I am a firm believer that LT tires are built to better tolerances than ST tires. I have never had a blow out on an LT tire but have had 3 blow outs on ST tires. If you can find an LT tire with enough load capacity that would be an optimum upgrade. Else move up to 'E' capacity.
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Old 04-03-2015, 10:39 PM   #4
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9000lb gross = 1800lb pin weight (+/-) 9000 - 1800 = 7200lbs on axles / 4 wheels =
about 1800lbs on each tire. 20% over capacity would mean you should shoot for a tire that will carry 2160lbs at max load rating. The Ds should do it, but I would go for the Es if the rim will handle the pressure.
Any lesser loading of the trailer would make it easier on the tires.
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Old 04-04-2015, 05:47 AM   #5
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Thanks for the replies... Does the 1800 lb pin weight mean the 1450 is when the trailer is dry and empty?

We MAY not have as much stuff in the trailer as I suspect, but there may also be times when the black and gray water tanks are more than half full (not often, but I suspect it may happen occasionally), so I figured it was better to think heavier than lighter...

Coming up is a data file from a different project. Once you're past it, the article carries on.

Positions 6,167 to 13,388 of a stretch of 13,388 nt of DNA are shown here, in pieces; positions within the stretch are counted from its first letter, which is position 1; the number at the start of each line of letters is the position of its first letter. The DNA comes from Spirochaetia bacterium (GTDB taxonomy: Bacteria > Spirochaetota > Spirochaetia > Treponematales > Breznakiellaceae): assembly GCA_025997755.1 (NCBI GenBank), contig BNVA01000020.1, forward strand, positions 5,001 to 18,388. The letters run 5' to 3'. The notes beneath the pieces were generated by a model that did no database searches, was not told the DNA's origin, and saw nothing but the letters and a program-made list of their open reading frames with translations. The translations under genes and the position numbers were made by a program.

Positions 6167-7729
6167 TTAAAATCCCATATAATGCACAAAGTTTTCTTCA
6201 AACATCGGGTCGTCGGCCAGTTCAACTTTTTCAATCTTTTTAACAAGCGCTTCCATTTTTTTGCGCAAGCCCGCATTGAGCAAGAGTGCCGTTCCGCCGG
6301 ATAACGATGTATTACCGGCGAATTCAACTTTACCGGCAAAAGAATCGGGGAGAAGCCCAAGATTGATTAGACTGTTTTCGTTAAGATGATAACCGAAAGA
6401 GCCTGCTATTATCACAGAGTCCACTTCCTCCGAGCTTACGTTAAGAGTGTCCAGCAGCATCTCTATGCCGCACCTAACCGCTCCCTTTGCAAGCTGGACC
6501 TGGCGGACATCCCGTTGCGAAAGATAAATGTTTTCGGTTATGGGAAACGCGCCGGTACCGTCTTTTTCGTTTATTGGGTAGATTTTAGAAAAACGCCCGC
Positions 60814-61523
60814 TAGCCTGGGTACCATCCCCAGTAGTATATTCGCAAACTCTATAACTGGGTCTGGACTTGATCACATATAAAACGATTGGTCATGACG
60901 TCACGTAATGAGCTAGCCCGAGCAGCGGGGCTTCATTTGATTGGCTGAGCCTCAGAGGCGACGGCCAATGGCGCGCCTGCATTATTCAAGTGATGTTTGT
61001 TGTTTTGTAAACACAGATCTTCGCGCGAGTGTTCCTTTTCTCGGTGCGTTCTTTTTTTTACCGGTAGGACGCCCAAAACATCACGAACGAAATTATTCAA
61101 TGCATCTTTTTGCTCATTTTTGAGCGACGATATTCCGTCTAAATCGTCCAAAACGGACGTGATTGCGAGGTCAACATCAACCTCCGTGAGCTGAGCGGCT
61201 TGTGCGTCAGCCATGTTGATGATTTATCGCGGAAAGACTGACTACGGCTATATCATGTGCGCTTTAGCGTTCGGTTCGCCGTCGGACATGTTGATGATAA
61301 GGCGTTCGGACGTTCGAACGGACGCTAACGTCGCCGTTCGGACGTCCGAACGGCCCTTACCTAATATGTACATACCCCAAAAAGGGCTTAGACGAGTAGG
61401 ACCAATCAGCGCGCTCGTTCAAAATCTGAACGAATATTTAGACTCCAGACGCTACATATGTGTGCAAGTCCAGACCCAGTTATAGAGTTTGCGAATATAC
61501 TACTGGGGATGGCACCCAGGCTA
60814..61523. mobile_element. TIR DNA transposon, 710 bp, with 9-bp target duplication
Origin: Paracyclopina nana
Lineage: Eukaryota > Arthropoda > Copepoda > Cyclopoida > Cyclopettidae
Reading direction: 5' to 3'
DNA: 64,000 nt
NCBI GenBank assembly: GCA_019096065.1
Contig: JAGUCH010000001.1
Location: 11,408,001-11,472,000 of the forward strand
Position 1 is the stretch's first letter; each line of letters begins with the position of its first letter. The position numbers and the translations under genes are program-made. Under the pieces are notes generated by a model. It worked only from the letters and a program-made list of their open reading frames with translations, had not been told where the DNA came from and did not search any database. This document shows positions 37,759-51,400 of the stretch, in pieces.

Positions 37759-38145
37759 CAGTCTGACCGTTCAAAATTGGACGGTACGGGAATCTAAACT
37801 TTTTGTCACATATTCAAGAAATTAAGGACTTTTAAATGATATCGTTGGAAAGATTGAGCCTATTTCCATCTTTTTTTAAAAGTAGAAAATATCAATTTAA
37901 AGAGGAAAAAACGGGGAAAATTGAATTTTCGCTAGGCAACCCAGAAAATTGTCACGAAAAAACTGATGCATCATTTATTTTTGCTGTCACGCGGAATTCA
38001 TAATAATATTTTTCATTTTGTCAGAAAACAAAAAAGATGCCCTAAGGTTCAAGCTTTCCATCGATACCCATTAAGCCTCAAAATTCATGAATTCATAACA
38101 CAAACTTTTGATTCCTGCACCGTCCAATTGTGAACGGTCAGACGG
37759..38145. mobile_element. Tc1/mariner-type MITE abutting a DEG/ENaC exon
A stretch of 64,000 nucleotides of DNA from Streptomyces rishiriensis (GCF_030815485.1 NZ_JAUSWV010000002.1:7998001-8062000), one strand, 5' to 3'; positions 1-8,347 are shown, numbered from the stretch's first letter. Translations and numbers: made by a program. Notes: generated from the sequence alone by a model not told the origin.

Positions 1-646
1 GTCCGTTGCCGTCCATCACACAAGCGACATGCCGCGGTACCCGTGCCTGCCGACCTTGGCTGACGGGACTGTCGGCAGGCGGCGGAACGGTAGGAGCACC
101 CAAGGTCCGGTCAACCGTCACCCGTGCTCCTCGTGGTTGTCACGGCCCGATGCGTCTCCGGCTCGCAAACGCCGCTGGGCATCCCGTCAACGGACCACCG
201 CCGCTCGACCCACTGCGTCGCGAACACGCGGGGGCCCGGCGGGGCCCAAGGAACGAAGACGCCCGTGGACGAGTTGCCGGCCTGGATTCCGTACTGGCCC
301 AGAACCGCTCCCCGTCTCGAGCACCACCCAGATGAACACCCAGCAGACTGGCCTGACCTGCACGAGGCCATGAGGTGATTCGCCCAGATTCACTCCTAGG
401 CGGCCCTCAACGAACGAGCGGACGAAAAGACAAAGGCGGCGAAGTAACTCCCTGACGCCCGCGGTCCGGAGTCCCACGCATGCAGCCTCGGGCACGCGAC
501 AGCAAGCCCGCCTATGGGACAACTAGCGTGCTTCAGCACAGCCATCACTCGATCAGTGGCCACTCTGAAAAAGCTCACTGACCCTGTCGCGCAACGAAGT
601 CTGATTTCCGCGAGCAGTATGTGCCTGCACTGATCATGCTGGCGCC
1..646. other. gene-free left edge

I never thought about the wheels not being able to handle the 85 psi tire pressure. How would I find that out? I know they're chrome wheels, but is there some indicator on them about the maximum pressure they'll handle?

It may be academic actually 'cause when I went out to find 15" LT tires I found almost none - I think maybe 1 or 2, but the vast majority of lt tires were 16" and larger than 225 - certainly those with a rating of at least 2500 lbs. That would be a problem 'cause I don't want a larger tire that would raise the trailer any higher.

I have no objection to going to LT tires but I wouldn't want to have some unusual orphan size that would be a pain to replace on the road if needed - it looks to me like a 225 15" lt tire would fall into that category.